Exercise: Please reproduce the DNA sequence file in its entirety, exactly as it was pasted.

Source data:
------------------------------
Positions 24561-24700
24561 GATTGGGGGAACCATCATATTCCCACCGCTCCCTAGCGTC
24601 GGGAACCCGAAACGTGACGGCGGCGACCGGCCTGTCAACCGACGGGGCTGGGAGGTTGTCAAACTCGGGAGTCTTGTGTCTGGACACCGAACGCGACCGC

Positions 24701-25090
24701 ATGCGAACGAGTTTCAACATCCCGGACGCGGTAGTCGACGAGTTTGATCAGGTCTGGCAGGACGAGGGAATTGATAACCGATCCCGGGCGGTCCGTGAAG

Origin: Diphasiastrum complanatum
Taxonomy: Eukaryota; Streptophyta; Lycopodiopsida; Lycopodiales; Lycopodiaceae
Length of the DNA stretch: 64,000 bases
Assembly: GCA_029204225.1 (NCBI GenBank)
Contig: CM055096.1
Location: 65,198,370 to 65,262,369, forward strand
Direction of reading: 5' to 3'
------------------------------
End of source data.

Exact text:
Positions 24561-24700
24561 GATTGGGGGAACCATCATATTCCCACCGCTCCCTAGCGTC
24601 GGGAACCCGAAACGTGACGGCGGCGACCGGCCTGTCAACCGACGGGGCTGGGAGGTTGTCAAACTCGGGAGTCTTGTGTCTGGACACCGAACGCGACCGC

Positions 24701-25090
24701 ATGCGAACGAGTTTCAACATCCCGGACGCGGTAGTCGACGAGTTTGATCAGGTCTGGCAGGACGAGGGAATTGATAACCGATCCCGGGCGGTCCGTGAAG

Origin: Diphasiastrum complanatum
Taxonomy: Eukaryota; Streptophyta; Lycopodiopsida; Lycopodiales; Lycopodiaceae
Length of the DNA stretch: 64,000 bases
Assembly: GCA_029204225.1 (NCBI GenBank)
Contig: CM055096.1
Location: 65,198,370 to 65,262,369, forward strand
Direction of reading: 5' to 3'